Scottish National Dictionary (1700–)

Hide Quotations Hide Etymology Cite this entry

TARTLE, v.1, n.1 Also tertle (Rxb. 1825 Jam.). [tɑrtl; s.Sc. tærtl]

I. v. 1. intr. To hesitate, to be uncertain as in recognising a person or object; to boggle, “as a horse does” (Lth. 1808 Jam.); to hesitate about clinching a bargain. Adj. tartlesome, disposed to start objections, captious (Dmf. a.1838 Jam. MSS. X. 311). Sc. 1736 Ramsay Proverbs (1776) 17:
A toom purse makes a tartling merchant.
Per., Lth. 1808 Jam.:
“I tartled at him,” I could not with certainty recognise him.
s.Sc. 1871 H. S. Riddell Poet. Wks. II. 337:
They had borne me off or ta'en my life, I tartle not to say.

2. tr. To recognise, esp. after some uncertainty, to discern (Rxb. 1825 Jam.; Lth. 1926 Wilson Cent. Scot. 270); also intr. with on. m.Lth. 1915 Glasgow Herald (22 Nov.):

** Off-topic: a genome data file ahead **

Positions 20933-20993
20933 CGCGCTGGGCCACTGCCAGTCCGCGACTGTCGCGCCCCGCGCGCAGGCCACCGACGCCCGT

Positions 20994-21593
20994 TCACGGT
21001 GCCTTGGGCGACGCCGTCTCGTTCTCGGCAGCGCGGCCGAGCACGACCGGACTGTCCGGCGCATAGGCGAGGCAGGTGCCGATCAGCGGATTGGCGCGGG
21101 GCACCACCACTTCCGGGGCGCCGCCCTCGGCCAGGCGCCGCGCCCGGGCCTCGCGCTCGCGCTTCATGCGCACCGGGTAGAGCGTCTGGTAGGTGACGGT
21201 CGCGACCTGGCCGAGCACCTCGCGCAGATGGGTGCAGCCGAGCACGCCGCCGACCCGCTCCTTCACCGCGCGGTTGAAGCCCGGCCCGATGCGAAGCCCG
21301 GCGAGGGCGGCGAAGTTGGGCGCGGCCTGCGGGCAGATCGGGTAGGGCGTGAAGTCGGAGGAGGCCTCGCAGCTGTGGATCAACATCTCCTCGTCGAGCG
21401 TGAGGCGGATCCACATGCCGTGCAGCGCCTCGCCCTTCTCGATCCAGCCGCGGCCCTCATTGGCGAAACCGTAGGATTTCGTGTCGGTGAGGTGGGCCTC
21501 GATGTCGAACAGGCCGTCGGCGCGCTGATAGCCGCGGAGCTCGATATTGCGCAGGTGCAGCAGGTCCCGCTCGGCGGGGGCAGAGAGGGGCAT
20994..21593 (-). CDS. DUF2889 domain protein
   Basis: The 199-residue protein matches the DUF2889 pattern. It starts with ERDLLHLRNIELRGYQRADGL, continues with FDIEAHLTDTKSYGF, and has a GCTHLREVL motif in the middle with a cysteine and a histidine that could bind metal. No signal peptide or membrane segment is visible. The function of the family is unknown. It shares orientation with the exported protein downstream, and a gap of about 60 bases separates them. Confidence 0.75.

I couldna tartle't him at a'. I tartled on him at yince.
Lth. 1921 A. Dodds Antrin Sangs 54:
A lassie, tartlin' on him, speired Gif he was no' a crony.

II. n. A hesitation in the recognition of a person or thing (Lth. 1825 Jam.).

[O.Sc. tartle, = I. 2., 1681. Orig. doubtful, poss. ultimately met from O.E. tealtrian, to totter, waver, be uncertain, but the historical evidence is wanting. Cf. Tolter.]

You may wish to vary the format shown below depending on the citation style used.

"Tartle v.1, n.1". Dictionary of the Scots Language. 2004. Scottish Language Dictionaries Ltd. Accessed 26 Sep 2020 <>



Try an Advanced Search

Browse SND: